You’ll need to book an appointment, and both go along in person, with documents that prove your identity, nationality, home address, and that you’re free to marry each other. Your Register Office staff will walk you through what you need to bring when you book your appointment, so listen carefully! That Cycling Proficiency Certificate from when you were at school is not going to cut it in this case!
Usually, if you have a valid (in date) UK or EEA passport, plus a valid photocard driving licence that shows your current address, you’ll be home and dry. If you’ve been married before, you’ll need to show proof that that previous marriage has ended - most commonly that means a decree absolute (not the decree nisi), for a divorce. If you’ve ever changed your name, you’ll need to show evidence of that, for instance a change of name deed. You may also be asked to bring your full (A4-sized) birth certificate, and further proof of address: a bank statement less than one month old, or a utility bill less than three months old. Finally, if you don’t have a valid passport, there will be a few more hoops to jump through to establish your nationality. If you were born before 1983, then your full birth certificate will do this for you. However, if you were born on or after 1/1/1983, you’ll need to show your full birth certificate, PLUS your mum’s full birth certificate, as you get your nationality from your mum! The main advice to give here is to pay attention to what the Register Office staff ask you to bring, when you book your appointment.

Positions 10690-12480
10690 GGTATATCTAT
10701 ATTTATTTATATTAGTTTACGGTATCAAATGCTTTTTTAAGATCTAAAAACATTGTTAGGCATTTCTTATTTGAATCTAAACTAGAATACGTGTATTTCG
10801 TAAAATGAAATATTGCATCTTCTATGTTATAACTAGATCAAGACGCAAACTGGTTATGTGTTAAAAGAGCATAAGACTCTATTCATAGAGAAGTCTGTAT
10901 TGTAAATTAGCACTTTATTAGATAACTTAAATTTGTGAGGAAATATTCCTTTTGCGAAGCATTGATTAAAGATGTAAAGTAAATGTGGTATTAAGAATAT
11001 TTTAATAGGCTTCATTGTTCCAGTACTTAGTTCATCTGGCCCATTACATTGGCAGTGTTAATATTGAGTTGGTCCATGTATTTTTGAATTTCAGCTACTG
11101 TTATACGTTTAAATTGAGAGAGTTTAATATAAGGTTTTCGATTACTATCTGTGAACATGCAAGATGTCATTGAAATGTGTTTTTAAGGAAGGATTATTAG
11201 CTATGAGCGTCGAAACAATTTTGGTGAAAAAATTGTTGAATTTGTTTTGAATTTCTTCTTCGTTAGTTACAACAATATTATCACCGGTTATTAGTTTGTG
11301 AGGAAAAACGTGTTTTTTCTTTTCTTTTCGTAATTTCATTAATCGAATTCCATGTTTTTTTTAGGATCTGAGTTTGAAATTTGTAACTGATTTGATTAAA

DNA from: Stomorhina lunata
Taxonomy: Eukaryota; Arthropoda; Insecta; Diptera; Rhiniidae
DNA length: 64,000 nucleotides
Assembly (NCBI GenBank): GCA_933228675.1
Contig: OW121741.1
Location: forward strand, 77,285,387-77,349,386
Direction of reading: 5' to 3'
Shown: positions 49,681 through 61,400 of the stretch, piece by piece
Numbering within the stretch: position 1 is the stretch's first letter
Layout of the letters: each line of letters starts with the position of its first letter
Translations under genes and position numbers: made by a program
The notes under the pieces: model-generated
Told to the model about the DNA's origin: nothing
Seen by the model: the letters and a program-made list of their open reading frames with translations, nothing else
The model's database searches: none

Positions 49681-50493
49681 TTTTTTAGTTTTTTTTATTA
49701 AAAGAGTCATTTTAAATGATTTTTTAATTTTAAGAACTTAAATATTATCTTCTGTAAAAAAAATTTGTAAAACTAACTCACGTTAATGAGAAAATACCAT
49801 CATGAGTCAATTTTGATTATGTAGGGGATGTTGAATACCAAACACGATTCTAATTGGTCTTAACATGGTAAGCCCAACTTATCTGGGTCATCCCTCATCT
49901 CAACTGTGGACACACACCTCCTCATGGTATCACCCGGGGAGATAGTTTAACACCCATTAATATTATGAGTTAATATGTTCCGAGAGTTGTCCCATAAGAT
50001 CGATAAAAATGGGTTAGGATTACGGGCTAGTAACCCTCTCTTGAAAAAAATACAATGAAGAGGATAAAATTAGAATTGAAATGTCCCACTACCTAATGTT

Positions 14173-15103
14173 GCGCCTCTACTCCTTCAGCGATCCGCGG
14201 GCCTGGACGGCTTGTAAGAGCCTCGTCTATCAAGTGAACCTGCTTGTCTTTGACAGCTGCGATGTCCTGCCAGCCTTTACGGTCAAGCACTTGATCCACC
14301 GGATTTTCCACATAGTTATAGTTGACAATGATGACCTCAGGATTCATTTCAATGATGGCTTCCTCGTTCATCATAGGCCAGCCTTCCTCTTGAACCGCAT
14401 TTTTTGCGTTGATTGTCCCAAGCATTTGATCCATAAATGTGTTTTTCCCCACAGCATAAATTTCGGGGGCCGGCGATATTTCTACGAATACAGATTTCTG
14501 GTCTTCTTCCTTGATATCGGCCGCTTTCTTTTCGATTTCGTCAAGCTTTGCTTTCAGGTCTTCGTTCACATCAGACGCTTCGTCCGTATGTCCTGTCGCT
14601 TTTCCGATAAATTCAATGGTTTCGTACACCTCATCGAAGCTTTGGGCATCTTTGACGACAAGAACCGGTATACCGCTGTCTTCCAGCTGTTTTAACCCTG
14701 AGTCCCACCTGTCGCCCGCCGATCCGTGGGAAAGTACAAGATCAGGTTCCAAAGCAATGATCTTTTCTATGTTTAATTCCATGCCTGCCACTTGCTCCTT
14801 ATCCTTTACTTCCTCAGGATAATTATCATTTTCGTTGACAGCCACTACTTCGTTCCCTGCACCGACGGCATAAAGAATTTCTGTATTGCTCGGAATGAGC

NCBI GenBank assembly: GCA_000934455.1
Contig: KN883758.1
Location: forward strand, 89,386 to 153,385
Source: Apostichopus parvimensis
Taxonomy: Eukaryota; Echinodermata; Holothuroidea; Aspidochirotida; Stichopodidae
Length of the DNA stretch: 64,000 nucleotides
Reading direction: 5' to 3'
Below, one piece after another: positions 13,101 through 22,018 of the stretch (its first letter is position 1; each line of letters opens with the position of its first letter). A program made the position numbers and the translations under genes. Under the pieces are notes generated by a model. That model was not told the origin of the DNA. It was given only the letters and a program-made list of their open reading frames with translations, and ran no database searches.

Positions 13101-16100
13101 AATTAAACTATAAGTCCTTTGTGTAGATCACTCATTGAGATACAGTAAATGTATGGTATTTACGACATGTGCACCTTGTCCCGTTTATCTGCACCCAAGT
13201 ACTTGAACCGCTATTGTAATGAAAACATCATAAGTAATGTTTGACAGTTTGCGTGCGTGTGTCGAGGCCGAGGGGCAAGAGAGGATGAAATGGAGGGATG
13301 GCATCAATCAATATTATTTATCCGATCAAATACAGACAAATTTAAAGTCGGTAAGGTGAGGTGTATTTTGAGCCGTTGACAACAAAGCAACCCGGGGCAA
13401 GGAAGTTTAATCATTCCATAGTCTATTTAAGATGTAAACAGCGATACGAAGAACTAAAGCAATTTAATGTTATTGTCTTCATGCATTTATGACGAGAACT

At the appointment itself, you’ll show your documents, pay your fee (currently £35 each, so a total of £70), and you’ll be asked questions about yourself, and your partner. You may be seen together, or separately. Don’t panic about those questions: it’s just the basics, and there’s no soundproof booth with headphones. At least, there isn’t one at MY Register Office! Some of the details from your notice-giving will then be placed on display at your local Register Office for (usually) 28 days. It’s a legal requirement that in this small way it’s published to the general public that you wish to marry your partner, and would allow a member of the public to raise a legal objection if they wished. This 28 days must elapse before you are allowed to get married, with is another reason not to leave it too late with regard to giving your Notices.
Another thing to quickly mention is that your Notices, once given, are locked to the ceremony venue that you’ve stated. So, if for any reason you change your mind about where you’re getting married, you would have to go through the Notice process (including paying £70, and the 28 day waiting period) again. Notices also have a time limit: they expire one year after they’ve been given. So if you had to delay the date of your wedding, and it went to more than a year from your Notice date, you would also have to go through the process again.
If you’re planning to marry in an Approved Premises or Register Office, the registrars in the corresponding district will see pretty much straight away that you’ve done your Notices - the computers are all linked. So while you give your Notices in the district in which you live, it’s the registrars in the district where your legal ceremony is going to take place (if different) that you’ll be dealing with after that. They usually get in touch to confirm they’ve received your Notices, and the date and time of the ceremony. There may be options to personalise your ceremony, and of course there will be a fee, usually payable no later than one month before your big day.
On your wedding day!